* If it’s supplier funded, then you’re paying even more! And don’t let any snake oil salesman convince you otherwise. After all, if I have to fork over 1% of all transaction costs in “network fees”, then I’m going to have to raise my best price by 1% to cover that. Let’s say you buy $10M worth of goods from me through the network. That says it’s costing me $100,000 to serve you. That says I have to charge you $100,000 more to cover that cost of doing business. That says the cost of doing business through the network with me alone costs you $100,000! If you have a network, you probably have at least your top 20 suppliers in it. Let’s say you do a total of $250M of business through the network. Since every supplier pays the same fee, this network is costing you $2.5M a year … for what is nothing more than a catalogue! To put this in perspective, you could have a small team of call center workers in India maintain the different vendor catalogues for you manually for about 1/10th of that. That’s why the following question is probably the most important question of all!
3. Is it expensive for suppliers to use the supplier network / catalogue management solution?
The answer you want to hear is “No – it doesn’t cost suppliers anything to use our network. There are no fees for vendors, and since we can integrate with all of the following standard protocols and data formats, you can link to the catalogue that your average supplier, who has upgraded their technology in the last five to seven years, already has in place with virtually no effort on your part or theirs. And if they don’t have a catalogue, they can use these tools to build one either locally on their machine, for upload in a standard file format, or over the web through an easy to use GUI.” This is because just about any other answer costs your supplier money, which, one way or another, will cost you.
If it’s costly for the supplier, either in terms of dollars or resources, one of two things are going to happen. The supplier is going to refuse to join the network, which is going to prevent you from realizing the benefits that you hoped to realize by selecting the network, or the supplier is going to factor in the cost of doing business with you through the network. (And if you have a contract in place that fixes prices for the mid-term, then the costs of using the network go up even more, since the supplier will have to increase their prices even more when the current contract expires to make up for the losses they are going to take in the near-term!)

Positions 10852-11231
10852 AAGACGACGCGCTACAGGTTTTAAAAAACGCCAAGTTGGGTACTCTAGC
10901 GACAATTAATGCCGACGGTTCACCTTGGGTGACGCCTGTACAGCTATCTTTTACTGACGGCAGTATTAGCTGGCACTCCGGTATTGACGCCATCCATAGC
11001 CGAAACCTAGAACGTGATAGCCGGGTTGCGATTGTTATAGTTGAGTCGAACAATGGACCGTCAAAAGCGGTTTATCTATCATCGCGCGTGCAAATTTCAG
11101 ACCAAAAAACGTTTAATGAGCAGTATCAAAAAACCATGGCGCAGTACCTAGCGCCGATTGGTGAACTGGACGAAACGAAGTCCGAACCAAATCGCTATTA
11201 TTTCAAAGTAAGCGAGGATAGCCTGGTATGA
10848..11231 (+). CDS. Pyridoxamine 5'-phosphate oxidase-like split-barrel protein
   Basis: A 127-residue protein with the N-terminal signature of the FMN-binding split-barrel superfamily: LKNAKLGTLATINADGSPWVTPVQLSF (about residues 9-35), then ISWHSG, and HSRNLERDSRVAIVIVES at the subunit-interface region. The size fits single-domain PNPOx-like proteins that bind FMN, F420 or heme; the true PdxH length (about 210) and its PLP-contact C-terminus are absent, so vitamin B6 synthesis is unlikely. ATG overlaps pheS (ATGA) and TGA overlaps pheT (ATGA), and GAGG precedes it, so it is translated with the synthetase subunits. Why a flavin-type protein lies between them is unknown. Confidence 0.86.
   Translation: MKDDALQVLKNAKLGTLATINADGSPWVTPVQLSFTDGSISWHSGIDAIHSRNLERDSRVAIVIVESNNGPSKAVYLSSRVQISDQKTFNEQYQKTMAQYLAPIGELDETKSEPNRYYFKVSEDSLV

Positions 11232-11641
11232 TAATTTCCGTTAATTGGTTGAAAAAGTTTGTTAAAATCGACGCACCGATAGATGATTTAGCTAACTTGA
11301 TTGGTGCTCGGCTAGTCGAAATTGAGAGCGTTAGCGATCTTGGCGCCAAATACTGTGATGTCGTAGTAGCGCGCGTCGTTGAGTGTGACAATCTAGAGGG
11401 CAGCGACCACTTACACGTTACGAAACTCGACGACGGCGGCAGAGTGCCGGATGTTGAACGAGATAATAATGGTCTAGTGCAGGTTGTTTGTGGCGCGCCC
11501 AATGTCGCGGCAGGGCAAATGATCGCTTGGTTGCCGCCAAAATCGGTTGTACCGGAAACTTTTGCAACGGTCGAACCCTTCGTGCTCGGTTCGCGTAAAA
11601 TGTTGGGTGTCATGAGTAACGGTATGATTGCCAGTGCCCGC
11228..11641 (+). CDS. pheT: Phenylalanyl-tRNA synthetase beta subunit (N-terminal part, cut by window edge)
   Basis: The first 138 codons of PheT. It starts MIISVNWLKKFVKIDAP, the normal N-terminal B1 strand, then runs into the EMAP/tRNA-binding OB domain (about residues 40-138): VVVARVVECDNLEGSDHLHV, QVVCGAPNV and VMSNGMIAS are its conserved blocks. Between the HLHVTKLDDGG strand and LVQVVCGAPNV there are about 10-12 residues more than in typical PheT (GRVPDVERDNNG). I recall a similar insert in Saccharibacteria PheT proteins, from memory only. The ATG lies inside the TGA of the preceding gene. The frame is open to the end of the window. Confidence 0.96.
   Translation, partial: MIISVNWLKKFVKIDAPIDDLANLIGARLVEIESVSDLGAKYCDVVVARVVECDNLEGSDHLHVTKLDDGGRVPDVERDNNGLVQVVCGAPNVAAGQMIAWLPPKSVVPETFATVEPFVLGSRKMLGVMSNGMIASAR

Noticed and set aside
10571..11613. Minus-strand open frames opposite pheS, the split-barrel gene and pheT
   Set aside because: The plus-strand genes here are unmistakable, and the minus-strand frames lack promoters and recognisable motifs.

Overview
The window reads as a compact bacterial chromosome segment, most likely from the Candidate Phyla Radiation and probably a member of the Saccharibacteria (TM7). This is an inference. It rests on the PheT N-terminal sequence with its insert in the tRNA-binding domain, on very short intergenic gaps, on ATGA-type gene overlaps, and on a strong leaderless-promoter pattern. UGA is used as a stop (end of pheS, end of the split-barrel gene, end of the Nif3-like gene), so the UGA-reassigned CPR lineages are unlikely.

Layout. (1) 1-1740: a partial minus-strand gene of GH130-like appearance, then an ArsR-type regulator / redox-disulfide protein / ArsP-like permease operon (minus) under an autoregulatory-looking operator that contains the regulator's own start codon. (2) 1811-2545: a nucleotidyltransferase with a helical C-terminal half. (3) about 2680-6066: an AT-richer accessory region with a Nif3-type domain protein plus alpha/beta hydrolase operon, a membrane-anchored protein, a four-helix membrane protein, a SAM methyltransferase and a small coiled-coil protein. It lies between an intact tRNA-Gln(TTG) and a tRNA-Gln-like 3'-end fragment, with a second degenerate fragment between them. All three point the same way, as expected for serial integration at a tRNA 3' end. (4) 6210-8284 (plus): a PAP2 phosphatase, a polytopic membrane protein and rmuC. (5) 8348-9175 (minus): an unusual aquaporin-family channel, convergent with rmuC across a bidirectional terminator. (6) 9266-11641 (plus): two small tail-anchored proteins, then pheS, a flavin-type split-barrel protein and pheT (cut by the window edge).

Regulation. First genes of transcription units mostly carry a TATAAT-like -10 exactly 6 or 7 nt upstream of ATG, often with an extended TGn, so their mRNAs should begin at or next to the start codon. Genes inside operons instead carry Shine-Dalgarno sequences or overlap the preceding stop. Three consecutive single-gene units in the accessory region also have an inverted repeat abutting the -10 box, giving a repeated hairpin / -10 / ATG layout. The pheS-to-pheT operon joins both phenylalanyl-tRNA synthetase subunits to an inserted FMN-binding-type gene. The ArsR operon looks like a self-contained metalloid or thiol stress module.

The reality is that, unlike BI and other e-Procurement technologies where you only need to capture the 20% of suppliers who constitute 80% of the business in order to see a return, supplier network technologies are only beneficial if you have at least 80% of your suppliers enabled because most of your time is spent dealing with suppliers who are not enabled! If a supplier is enabled in your technology, then most of the transactions are automated and time is only spent dealing with exceptions. If a supplier is not enabled, then every transaction requires a time-consuming interaction. So adoption better be a no-brainer for your supplier community if you want your network to be a success.
4. How did you amass all of the suppliers currently in your network?
There’s at least one vendor whose primary selling point appears to be the number of suppliers in its network. The question is, how did they get all those suppliers to sign up, are the conditions for joining and the costs of membership the same today as they were when these suppliers first joined, and are the conditions for joining and costs of membership applicable to the business environment today?
If the network was almost free in the past, and conditions for membership rather lax, as that can be enticing to a large number of suppliers looking for a new market (as the cost of trying the network out is low and the risks nominal), that can explain a significant membership gain in a short time-frame. However, if after a certain membership size was met, the network all of a sudden introduced a five figure annual membership fee and a transaction cost of 0.5% or more, chances are good that not only did the rate of membership increase start declining rapidly, but that you’re going to have a hard time convincing all but your largest volume suppliers, who are not already in the network, to join.
5. Does it allow for override pricing based on business rules?
It might be the case that it’s easy for your supplier to maintain one catalogue with standard pricing, but hard to maintain instances with customized pricing for each client they interact with. (Especially if they are using older technology or are lacking in modern technical competence.) Therefore, it should be trivial for a user to go in and define contract pricing for, or price modifications on, each item or service that is covered under a contract. Furthermore, the user should be able to do it at the item, category, or catalogue level. Maybe you just have a simple 10% off everything deal. Then the user should be able to create just one rule and have it take effect each time pricing data is retrieved.
6. Can the solution be integrated into your current e-Procurement platform?
As I indicated in a previous post, the value of e-Procurement lies in its ability to integrate requisitions with invoices with contracts and make sure that each buy against a contract is paid at the contracted rate and that each buy that is not against a contract (but should be) is flagged and brought to the attention of the appropriate manager. Thus, it’s critical that your supply network solution provide a simple mechanism for getting requisitions out of the network and into your e-Procurement platform.